Grain boundary sliding (GBS) is a process that occurs during the high temperature creep of polycrystalline materials and in which one grain slides over another grain under the action of a shear stress. A schematic representation of sliding is shown in Figure 7(a). As a result of the sliding of the two grains, offsets are produced at their common boundary. In the figure, pr is the sliding vector, u is the component of sliding resolved along the stress axis, v is the component measured perpendicular to both the stress axis and the specimen surface, and w is the component measured perpendicular to the stress axis but in the plane of the surface. Also, as shown in Figure 7(a), the orientation of the grain boundary is defined by two angles θ and α: θ is the angle between the stress axis and the trace of the boundary in the plane of the surface, and α is the internal angle made by the boundary trace on a longitudinal section cut perpendicular to the surface.

Figure 7
(a) Schematic representation of grain boundary sliding; (b) Schematic configuration of marker lines, longitudinal and transverse and their offsets.

The occurrence of micrograin superplasticity in metallic systems requires a stable and equiaxed grain size of less than 10 µm. This requirement along with the strong sensitivity of steady-state creep rates measured during superplastic flow to changes in grain size, d, has demonstrated the significant influence of boundaries on the superplastic behavior. Over the past four decades, considerable efforts have been made to characterize the nature and significance their role. For example, as mentioned previously, the concept of boundary sliding accommodated by some form of dislocation activity was adopted in developing several deformation models [19,20,21,22,23,24] that treated steady-state superplastic deformation in Region II. In addition, many investigations have been performed in tension on several different superplastic alloys to evaluate the significance of GBS in the above three regions of behavior. In these investigations, measurements of sliding offsets along prescribed marker lines on the surface of tensile specimens were taken and the contribution of GBS to the total strain was estimated using appropriate equations. In particular, in superplasticity experiments, the longitudinal offset, u, and/or the transverse offsets w, are considered in calculating the strain contribution from boundary sliding to total strain. As described elsewhere [14,15], the strain due to boundary sliding, ξ , is obtained from u¯ and w¯ through the following expressions:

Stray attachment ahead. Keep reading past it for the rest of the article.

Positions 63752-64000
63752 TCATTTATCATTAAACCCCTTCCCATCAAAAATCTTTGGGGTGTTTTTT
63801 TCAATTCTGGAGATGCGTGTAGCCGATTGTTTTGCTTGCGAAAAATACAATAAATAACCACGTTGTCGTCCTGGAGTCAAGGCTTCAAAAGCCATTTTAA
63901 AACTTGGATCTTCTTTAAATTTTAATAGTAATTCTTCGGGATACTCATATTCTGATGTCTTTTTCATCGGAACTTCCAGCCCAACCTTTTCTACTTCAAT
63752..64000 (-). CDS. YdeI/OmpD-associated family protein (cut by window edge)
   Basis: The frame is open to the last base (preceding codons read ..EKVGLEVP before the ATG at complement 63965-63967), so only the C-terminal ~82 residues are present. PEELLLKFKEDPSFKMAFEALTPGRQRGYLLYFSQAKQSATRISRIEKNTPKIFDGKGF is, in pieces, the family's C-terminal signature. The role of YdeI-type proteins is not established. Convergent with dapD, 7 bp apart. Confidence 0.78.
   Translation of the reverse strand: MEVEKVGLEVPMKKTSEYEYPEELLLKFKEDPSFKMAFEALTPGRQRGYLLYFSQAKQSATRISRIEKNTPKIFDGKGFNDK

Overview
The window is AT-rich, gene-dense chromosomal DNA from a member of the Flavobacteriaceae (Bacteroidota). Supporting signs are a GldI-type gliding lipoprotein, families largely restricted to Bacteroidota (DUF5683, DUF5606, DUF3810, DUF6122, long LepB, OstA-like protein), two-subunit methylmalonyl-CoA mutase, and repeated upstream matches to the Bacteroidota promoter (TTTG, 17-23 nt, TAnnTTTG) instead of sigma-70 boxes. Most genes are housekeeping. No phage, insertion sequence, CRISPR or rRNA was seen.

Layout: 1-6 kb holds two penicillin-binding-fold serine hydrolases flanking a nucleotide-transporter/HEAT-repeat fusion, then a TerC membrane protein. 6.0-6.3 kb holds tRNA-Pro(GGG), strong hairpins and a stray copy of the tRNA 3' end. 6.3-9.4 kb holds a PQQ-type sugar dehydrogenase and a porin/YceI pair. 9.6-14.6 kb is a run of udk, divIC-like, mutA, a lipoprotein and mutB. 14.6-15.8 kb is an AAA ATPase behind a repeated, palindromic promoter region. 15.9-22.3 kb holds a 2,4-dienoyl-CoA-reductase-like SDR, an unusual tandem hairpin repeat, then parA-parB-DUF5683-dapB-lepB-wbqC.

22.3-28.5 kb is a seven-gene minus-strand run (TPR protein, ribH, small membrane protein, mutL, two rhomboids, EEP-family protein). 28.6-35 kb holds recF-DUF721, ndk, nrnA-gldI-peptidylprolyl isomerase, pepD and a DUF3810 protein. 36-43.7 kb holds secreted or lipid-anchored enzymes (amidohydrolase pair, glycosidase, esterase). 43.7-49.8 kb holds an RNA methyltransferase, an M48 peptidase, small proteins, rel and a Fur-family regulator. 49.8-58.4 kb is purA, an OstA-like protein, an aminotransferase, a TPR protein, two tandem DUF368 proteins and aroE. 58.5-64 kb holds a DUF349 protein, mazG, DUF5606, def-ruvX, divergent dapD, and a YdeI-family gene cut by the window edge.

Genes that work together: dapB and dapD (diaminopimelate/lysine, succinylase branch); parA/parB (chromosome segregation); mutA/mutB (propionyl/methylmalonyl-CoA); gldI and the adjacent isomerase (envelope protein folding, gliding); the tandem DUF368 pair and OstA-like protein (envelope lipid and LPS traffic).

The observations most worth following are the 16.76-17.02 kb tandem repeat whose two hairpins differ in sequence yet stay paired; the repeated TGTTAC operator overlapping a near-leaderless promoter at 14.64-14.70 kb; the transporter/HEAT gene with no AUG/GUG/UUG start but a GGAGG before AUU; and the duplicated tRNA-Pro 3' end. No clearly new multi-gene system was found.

εgbs=ψu¯/L¯
(4a)

εgbs=ϕw¯/L¯
(4b)

where ψ is a geometric constant which is equal to 0.8 for the longitudinal offset, u¯ is the average offset. L¯ is the average linear intercept grain size, f is a geometric constant that is equal to 1.5 for the transverse offset [14,15], and w¯ is the average transverse offset. The method of calculating ξ from u is applicable only when the grains are equiaxed, a condition that is satisfied during superplastic deformation. The contribution of boundary sliding to the total strain, x, is calculated from the equation:

ξ=εgbs/εt
(5)

In taking measurements of GBS, several steps are carried out. First, prior to testing, one of the flat surfaces of each specimen is polished to a mirror-like scratch-free surface, and very fine lines (marker lines), either parallel or perpendicular to the specimen axis, are placed on the polished gauge surface. One method of creating such lines is by drawing a lens tissue containing 1 mm diamond paste across the surface only once in either the longitudinal or the transverse direction. Longitudinal marker lines are used to measure the sliding offset, w, perpendicular to the stress axis. Transverse marker lines are used to measure the sliding offset, u, parallel to the stress axis. Figure 5(b) illustrates the two types of marker line, longitudinal and transverse, and the two classes of offset, w and u. It is also possible to take measurements of sliding using a printed-grid technique. However, as reported elsewhere [39], the technique can be unsatisfactory due to resolution difficulties in the scanning electron microscope. Second, tensile specimens are deformed at a constant temperature on a testing machine operated at a constant cross-head speed. Tensile tests are conducted to a predetermined strain in the range of 20%–100% at various initial strain rates. Third, after testing and cleaning in an ultrasonic cleaner, the specimens are examined in the scanning electron microscope (SEM) and a number of representative photo-micrographs are taken within the gauge length. These photo-micrographs are enlarged and individual sliding offsets are measured. In general, about 200–500 readings are taken on each one of the specimens.

Superplastic alloys such as Zn-22%Al and Pb-62%Sn have two phases, and in this case, there are two intercrystalline boundaries (for example: Al-Al and Zn-Zn) and an interphase boundary (for example: Al-Zn). In order to ensure that sampling of measurement for GBS is not in favor of a certain type of boundary, the number of each type of boundary counted experimentally were selected in some investigations according to an approach that Gifkins proposed [40]. The approach by Gifkins [40] is based on the following assumptions: (a) the ratio of the volume fraction of the two phases of a micrograin superplastic alloy is equivalent to the ratio in the linear transverse intercept, and (b) grains make a single transverse array. If the ratio of the volume fraction of α and β phases in the alloy is f, then this ratio, on the basis of the above assumptions, may be expressed as:

XL¯α/YL¯β=f
(6a)

where X and Y are the number of α and β grains, respectively, and L¯α and L¯β are the linear sizes of α and β phases, respectively. The above expression may be rewritten in a second form using the following consideration. If x (α-α) boundaries and y (α-β) boundaries are counted, there would be x (α) grains forming (α-α) boundaries and y/2 (α) grains forming α-β boundaries, i.e., X = x + y/2. Then, the number of β grains, Y, and the number of (β-β) boundaries, z, are given, respectively, by